I was surprised at how many useful tips there were on the site, and I'm sure that there will be many more to come. Take a look at the site and if you're one of those people who know something that the rest of us don't, feel free to send the tip their way.

Link: http://www.tradetricks.org

Tuesday, July 5, 2005

Independence Day

Welcome back from what I hope was a great weekend for you.

Upon my return from a weekend of fireworks, family, and friends, I spent some time reading a little bit about our nation's independence. As I read, I was surprised to learn that we might have just as much reason to celebrate July 2nd as we do July 4th. It seems that one of our founding fathers, John Adams, thought that July 2nd was the day to celebrate. He wrote:
"The second day of July, 1776, will be the most memorable epocha in the history of America. I am apt to believe that it will be celebrated by succeeding generations as the great anniversary festival. It ought to be commemorated as the day of deliverance, by solemn acts of devotion to God Almighty. It ought to be solemnized with pomp and parade, with shows, games, sports, guns, bells, bonfires, and illuminations, from one end of this continent to the other, from this time forward for evermore."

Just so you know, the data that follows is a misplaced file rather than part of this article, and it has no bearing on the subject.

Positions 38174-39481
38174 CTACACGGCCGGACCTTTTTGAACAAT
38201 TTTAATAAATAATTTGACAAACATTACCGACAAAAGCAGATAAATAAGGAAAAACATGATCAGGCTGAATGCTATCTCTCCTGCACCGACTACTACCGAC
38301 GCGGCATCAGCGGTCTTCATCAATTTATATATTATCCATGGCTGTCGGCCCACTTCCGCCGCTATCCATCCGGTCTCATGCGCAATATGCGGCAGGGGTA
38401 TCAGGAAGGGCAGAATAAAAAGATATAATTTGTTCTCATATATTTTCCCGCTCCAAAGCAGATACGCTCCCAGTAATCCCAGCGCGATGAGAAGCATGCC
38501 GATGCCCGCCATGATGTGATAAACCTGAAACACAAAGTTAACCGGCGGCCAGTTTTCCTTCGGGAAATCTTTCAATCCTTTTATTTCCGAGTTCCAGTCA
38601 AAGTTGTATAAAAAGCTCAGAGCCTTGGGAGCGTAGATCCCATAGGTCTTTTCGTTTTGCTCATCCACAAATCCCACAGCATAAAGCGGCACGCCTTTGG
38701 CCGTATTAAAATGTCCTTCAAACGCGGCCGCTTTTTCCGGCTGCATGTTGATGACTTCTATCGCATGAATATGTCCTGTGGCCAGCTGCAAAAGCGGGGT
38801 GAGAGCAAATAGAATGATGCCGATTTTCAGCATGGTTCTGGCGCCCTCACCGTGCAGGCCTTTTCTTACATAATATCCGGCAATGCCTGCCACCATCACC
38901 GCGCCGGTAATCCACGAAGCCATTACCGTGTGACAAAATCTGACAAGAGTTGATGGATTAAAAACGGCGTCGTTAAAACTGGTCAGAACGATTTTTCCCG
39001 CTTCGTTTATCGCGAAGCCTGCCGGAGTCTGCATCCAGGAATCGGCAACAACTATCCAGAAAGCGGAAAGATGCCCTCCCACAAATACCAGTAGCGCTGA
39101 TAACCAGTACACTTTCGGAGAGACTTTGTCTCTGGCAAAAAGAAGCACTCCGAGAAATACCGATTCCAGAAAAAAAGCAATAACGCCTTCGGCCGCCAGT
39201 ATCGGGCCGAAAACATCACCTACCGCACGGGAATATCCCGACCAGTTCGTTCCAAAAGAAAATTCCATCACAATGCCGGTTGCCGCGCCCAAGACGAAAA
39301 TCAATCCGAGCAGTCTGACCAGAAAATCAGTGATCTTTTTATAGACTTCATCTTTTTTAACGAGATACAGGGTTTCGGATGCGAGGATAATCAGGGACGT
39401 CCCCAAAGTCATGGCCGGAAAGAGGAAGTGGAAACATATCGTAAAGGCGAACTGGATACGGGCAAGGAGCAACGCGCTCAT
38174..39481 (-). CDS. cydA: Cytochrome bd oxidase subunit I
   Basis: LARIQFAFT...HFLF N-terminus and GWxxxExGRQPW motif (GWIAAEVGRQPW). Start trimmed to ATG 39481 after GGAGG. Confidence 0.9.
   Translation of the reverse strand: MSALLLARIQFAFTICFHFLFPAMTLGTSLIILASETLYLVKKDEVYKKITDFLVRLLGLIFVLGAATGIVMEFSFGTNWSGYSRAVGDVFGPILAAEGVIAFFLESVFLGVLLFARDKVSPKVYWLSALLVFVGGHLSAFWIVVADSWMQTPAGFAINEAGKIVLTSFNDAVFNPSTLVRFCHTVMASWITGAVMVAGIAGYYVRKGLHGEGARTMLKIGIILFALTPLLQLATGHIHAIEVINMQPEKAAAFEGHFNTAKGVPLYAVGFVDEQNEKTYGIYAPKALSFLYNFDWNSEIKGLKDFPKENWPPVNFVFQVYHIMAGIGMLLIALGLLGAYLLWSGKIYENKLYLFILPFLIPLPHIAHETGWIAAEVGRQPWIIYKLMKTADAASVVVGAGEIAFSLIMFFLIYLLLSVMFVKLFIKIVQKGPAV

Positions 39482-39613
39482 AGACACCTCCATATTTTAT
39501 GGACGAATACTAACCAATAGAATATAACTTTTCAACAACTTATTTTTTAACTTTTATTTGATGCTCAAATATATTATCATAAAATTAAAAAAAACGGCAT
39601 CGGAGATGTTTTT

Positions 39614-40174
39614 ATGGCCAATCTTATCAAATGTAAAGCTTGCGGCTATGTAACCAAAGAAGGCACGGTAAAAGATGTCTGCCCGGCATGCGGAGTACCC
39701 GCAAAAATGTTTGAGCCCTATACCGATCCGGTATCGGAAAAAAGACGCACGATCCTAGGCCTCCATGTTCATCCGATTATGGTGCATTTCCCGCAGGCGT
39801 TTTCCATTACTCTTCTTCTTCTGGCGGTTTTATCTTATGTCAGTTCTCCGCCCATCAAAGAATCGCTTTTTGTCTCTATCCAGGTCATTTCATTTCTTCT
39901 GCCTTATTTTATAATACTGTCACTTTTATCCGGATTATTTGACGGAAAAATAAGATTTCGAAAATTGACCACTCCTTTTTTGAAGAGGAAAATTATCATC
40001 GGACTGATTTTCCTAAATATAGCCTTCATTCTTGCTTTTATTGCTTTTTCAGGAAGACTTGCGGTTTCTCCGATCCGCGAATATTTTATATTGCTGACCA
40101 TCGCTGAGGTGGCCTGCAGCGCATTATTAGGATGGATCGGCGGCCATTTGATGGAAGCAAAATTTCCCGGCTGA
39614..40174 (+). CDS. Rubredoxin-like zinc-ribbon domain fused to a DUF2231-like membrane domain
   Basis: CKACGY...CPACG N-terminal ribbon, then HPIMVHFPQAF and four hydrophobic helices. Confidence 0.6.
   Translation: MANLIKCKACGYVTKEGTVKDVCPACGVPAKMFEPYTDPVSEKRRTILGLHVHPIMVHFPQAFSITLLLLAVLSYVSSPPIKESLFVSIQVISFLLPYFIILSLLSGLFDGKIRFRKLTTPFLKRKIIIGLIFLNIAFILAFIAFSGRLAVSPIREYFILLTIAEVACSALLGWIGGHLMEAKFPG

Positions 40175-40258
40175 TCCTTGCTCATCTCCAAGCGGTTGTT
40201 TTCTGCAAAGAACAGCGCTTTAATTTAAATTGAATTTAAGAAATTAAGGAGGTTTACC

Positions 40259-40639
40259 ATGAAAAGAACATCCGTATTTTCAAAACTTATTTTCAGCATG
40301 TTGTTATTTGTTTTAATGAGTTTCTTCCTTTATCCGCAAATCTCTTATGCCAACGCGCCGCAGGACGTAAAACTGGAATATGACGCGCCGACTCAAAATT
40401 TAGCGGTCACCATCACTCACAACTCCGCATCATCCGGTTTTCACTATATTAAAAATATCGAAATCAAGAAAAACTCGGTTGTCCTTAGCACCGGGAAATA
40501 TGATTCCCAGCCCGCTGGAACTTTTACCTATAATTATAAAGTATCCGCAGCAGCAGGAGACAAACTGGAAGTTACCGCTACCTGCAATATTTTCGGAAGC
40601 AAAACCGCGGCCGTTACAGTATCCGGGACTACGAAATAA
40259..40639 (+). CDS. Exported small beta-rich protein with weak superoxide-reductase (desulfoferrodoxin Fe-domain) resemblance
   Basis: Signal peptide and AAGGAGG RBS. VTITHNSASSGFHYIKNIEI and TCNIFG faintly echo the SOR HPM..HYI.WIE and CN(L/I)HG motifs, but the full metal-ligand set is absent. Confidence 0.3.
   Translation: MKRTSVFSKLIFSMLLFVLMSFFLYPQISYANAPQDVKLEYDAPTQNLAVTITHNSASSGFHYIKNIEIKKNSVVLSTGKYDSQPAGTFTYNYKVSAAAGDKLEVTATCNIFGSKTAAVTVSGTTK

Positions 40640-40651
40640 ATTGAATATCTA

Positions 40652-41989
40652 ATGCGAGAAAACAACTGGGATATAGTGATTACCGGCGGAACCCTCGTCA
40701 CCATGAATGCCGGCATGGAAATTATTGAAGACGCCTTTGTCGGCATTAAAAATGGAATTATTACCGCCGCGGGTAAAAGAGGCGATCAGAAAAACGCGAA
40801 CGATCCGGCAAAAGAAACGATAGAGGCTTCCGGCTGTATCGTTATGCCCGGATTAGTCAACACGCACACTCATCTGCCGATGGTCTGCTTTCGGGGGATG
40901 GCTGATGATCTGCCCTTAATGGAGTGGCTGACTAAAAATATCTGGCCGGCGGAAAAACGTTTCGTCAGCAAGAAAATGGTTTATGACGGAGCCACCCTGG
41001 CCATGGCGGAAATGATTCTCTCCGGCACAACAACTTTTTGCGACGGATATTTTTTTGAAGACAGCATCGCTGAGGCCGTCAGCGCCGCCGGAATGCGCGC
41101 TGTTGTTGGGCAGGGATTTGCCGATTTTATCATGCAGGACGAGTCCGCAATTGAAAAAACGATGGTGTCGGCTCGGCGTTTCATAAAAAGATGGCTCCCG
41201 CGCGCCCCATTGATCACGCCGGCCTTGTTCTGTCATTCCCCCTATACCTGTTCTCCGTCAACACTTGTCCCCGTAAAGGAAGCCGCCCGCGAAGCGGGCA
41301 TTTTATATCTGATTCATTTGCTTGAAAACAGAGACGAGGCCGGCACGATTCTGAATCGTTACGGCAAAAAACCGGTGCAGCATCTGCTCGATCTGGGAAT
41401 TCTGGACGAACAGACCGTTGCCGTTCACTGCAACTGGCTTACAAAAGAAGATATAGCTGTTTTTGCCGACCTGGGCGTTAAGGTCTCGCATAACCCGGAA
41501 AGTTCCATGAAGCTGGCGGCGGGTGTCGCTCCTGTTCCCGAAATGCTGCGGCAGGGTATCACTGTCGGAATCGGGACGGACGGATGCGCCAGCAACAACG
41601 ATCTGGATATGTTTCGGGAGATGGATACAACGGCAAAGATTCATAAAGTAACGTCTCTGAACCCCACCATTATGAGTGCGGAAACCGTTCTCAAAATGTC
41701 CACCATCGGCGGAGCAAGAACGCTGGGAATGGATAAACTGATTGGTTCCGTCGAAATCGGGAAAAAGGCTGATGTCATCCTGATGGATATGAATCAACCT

Isn't that interesting? We have been celebrating July 4th for over two centuries, but have we been celebrating the wrong date?

According to the entry for the U.S. Independence Day on Wikipedia.com, July 2nd was the date that the Continental Congress voted secretly for independence from the Kingdom of Great Britain. After two days they authored a document, the Declaration of Independence, that was then ratified by 12 of our 13 colonies. That day, July 4th, 1776 became the day that we, the people, stood united as a new nation.

So we are celebrating the date that the people decided to ratify the Congress's decision as opposed to the date that a select few representatives secretly made a choice. We are celebrating a date when a decision was made that could not be made in silence and secrecy in order to have effect. This decision needed to be spoken with a voice that the whole world could hear... the voice of a nation.